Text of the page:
And no, it’s not “taking a break at the keys.” I try to get as far away from my office as possible during those short and long breaks–walk the dogs, read a book, or sit and do absolutely nothing.

      Hope this helps!
      Nick

  5. Glynis Jolly says:

    I use the headline bucket list extensively. I have a file within my admin file for my blog on my hard drive labeled ‘ideas’. I just jot down possible headlines with just a sentence or two to go with in on Notepad and stuff it in there. I use this method when I read other’s posts. I find good ideas that I can put my own slant to so I run with it.

    Organizing my days so that I have adequate break time without getting carried away is still a struggle for me but I keep on working with it.

    I need to use my old posts. I just keep on forgetting to consider them.

    • Nick Thacker says:

      Good stuff, Glynis.

      Evernote is great for the “headline bucket” as well.

      Also, more and more bloggers are using their old posts and reworking them into short books–done well, this can be a great source of new income, as well as a way to rehash those “oldie but goodie” posts!

      Thanks for the comment!
      Nick

  6. Margaux Parker says:

    I think you’ve forgotten the 15th tips – Make sure you talk about what interest you or what you love. This is the primary objective of blogging i think. This is what we do in Social Gratitude (www.socialgratitude.com).

  7. Tina Powers says:

    I have recently started accepting guest posts on my blog and I must say, it has been very helpful to get a break. Also, it has really helped my connect with other people in my industry.

    Great tips!

    • Nick Thacker says:

      Same here, Tina–there are so many great writers and bloggers out there, and accepting them into our circles really benefits both sides!

      Good point, and now I’m off to go publish some guest posts people have sent in!

  8. Felicia says:

    So many good and helpful suggestions! I have a small pocket sized recorder that I like to use whenever I think of something I want to remember.

    • Nick Thacker says:

      That’s a great way to do it–if I didn’t hate the sound of my own voice, I’d probably do that more often.

      I used to have a really long commute to and from work, and I often used a handheld recorder for “speaking” my blog posts and ideas, and then DragonDictate software to go through and turn it into words. It was a pretty cool way of getting stuff done on the road, and it saved a lot of time later on!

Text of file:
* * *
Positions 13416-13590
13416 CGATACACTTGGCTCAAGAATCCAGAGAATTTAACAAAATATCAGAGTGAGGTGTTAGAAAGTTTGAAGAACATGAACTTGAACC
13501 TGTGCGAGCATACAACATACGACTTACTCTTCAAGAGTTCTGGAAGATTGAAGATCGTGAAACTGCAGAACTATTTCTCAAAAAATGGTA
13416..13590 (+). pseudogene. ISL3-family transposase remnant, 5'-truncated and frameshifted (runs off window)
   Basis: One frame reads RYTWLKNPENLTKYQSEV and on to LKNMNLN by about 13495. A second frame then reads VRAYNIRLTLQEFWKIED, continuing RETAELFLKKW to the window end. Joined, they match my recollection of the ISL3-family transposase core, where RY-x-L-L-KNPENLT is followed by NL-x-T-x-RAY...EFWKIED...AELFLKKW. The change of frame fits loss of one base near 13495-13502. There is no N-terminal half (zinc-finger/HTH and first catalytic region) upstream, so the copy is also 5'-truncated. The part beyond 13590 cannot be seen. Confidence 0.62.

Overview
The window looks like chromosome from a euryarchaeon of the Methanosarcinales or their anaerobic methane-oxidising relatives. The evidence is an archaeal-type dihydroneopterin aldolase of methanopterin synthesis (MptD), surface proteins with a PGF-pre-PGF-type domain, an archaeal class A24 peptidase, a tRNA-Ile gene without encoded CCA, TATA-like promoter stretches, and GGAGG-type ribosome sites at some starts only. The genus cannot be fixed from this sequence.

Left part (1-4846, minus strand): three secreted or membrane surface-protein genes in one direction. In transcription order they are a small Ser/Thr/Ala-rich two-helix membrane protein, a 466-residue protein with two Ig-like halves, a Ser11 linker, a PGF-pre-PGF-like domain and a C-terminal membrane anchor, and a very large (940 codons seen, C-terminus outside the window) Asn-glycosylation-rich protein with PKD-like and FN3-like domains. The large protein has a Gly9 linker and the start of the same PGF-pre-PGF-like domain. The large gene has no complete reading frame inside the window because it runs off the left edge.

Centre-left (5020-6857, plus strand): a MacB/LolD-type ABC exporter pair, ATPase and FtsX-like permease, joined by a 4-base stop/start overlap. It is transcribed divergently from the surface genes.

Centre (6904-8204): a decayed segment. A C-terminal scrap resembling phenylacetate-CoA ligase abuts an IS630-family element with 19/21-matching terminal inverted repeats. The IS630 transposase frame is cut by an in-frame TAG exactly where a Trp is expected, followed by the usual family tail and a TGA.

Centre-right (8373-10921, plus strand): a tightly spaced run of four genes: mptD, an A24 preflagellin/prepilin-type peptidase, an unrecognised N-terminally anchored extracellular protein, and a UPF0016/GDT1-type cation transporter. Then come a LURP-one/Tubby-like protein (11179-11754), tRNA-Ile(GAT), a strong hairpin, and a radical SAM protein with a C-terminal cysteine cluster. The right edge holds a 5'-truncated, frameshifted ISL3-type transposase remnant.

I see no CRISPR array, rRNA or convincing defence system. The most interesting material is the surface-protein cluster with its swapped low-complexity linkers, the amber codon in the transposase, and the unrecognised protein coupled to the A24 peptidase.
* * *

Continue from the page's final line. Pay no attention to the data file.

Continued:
Great tip!
      Nick

  9. Larry Ehl says:

    I keep two folders in Evernote: “Timely” for stories I need/want to write within a few days to a week because there is a window of readership for some reason, and “Anytime” for stories less time sensitive that I can write whenever. I don’t always write the stories, but it keeps me organized and prioritized.

  10. I’m loving seeing tip #11 (“talk” your posts) show up here!

    Dictation never crossed my mind until I was introduced it by a guest blogger (hello, tip #9). He’s a novelist who found he could use it to “write” 5000 words in a couple of hours, which I find amazing.

    Check out his post I’m a Story Teller, Not a Story Typer for more about his dictation experience — interesting stuff!

    • Nick Thacker says:

      Very cool link–thanks for sharing!

      Yeah, I commented above that I’d run into the same problem–I think and talk much faster than I type.

      Awesome stuff!
      Nick

  11. Santel says:

    That’s one thing I have the difficulty right now is to find time to write. Maybe it is an excuse I always told myself because after reading this I think I spend most of my time in reading others.

    I think I should focus on my own thing and write as little as I have then sit for an hour or haft to finish it. I think it will work better this way.

    Let’s me try evernote, I install/uninstall it many times. Never find a good way to use it. but heard a lot of people make the benefit from it, will do another retry.

    Thanks

    • Nick Thacker says:

      I think a possible drawback of Evernote is that it really is open to using it however you want–so it can be scary/overwhelming/confusing to some people when they pop it open and think, “now what?”

      Like I’ve mentioned in comments above–I use it extensively, mainly for “collecting” my thoughts in one place.

      Give it a shot–and stick with it for a few weeks and see what you think!
      Nick

  12. Chris @ NPI says:

    Hi Nick, great tips. I may add only one tip for your list – fight with distractions!
    Distractions like emails, phone calls and even social media may destroy your plan or system.

    BR, Chris

    • Nick Thacker says:

      Very good point–it’s gotten so I actually “plan” for distractions and have a specific set of actions to take when one arises:

      Email, for example: Since I’m a stickler for checking email WAY too much, I’ve come to grips with it and now will check it whenever I hear the infamous “ding.” I check it immediately, but I DON’T respond until later. I either mark it for later, file it away, or delete it.

      It’s not perfect, but it’s what I got.

      Haha–thanks for the comment!

  13. david says:

    I especially liked what you said about tackling the harder tasks first. I’ve found that It can be daunting to put off the harder stuff. The sense of dread grows over time.

    Therefore, I agree with you, doing the harder stuff first is very important.

    I’ve found that if I don’t do that, as the day goes on, I have less and less energy. (Because I don’t want to do the ‘harder’ task) Then as the day progresses you find more and more excuses for the harder to do item. And then, it gets pushed to the next day!

    • Nick Thacker says:

      Yeah, it’s Getting Things Done 101–chunking larger projects, splitting tasks into digestible segments, and generally putting the tough stuff first.

      It’s a good way to go, but it can be hard to implement those first two weeks–once it’s habit, though, MAN it works well!